Jim said something else, but I didn't catch it all. I slipped into darkness, ready to forget the conversation, unable to let it go.
A week later, when I was finally strong enough to leave, though sooner than he wanted me to, Jim told me, "You always have a home here, Dean. All of you. Don't forget that."
"Remind your Dad."
"I will," I promised. "Thanks."
I shook his hand, feeling the slim bones beneath my strong grip. He'd aged, as I had. But time had worn him down like water on rock. Beating him and thinning him. He'd been a shelter from the storm of my life, but as I looked at him, I knew I wouldn't come back here again.
Jim saw too much and not enough when he looked at my family. He saw us as one of his wayward few, one of the lost that he could offer a beacon of hope. He didn't always see the raw truth in the connection that laced Sam, Dad, and me together: no matter how far we wandered from each other, no matter how much we tried to untangle it, that bond was always going to be there.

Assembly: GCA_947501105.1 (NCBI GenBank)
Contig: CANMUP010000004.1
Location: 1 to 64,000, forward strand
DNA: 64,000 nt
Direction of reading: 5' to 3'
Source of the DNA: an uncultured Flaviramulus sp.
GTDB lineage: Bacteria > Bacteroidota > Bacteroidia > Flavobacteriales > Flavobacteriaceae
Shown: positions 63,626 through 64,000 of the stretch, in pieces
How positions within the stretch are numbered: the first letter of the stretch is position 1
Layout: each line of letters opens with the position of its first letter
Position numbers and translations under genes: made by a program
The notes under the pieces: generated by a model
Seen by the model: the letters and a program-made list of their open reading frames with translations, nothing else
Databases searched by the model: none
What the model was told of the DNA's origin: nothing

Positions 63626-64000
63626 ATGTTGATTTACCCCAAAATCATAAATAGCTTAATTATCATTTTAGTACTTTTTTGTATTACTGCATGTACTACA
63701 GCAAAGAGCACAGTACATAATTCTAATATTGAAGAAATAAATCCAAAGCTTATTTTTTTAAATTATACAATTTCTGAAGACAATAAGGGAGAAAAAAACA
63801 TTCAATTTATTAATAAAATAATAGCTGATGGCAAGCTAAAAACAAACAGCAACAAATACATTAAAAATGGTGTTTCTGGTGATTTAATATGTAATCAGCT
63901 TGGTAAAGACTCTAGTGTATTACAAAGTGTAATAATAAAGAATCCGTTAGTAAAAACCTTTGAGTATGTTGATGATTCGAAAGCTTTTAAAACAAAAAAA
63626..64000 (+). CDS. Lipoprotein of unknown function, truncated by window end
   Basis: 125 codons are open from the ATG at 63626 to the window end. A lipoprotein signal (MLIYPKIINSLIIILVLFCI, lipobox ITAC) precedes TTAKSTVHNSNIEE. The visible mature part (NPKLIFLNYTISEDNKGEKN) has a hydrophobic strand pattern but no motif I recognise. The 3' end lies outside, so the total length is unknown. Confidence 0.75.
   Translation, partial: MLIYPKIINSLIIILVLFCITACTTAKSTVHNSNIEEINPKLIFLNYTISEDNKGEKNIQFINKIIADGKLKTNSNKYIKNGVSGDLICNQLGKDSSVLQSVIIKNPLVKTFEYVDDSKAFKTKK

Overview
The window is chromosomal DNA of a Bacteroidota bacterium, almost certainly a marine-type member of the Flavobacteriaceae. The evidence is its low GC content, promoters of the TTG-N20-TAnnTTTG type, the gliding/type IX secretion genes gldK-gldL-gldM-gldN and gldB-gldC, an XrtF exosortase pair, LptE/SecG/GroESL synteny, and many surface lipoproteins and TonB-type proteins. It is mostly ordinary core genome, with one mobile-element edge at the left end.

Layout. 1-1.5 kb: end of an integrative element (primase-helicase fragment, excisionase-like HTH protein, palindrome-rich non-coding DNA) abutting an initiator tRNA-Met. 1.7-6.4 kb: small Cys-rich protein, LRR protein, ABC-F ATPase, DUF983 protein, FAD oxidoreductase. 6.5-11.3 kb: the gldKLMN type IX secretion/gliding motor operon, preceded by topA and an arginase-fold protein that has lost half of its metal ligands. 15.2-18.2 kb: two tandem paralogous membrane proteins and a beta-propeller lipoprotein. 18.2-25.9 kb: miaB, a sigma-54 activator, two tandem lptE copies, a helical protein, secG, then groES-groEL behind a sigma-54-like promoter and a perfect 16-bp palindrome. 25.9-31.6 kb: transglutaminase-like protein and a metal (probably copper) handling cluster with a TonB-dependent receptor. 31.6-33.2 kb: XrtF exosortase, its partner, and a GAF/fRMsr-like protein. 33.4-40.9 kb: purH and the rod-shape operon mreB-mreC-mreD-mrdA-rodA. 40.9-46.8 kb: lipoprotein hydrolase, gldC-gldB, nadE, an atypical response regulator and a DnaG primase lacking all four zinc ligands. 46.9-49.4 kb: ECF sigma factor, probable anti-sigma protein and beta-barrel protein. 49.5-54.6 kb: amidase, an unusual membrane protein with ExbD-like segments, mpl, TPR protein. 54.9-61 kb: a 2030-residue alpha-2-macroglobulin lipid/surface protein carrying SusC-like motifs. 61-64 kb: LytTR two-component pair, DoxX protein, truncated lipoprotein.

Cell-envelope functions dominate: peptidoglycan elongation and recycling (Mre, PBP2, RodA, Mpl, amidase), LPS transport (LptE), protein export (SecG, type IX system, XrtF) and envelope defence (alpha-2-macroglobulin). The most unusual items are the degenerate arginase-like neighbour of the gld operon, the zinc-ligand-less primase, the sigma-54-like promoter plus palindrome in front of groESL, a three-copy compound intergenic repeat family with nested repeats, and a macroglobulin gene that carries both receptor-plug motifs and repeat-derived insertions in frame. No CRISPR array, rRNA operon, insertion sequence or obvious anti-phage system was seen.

I released Jim's hand and tucked the amulet under the edge of my borrowed T-shirt. I was ready to head back to the little house, hoping to find Dad there waiting, looking to kick my ass for being late. And then…then I thought I'd maybe hunt up Sam.
"Sam's gonna be okay, Dean," Jim said, laying a hand on my arm. "Sometimes…you gotta let someone find their own way home."
"Yeah," I replied quietly.
But it never hurts to send them a map once in a while.
Story continues with John and Sam's POVs here: http://gaelicspirit.livejournal.com/88227.html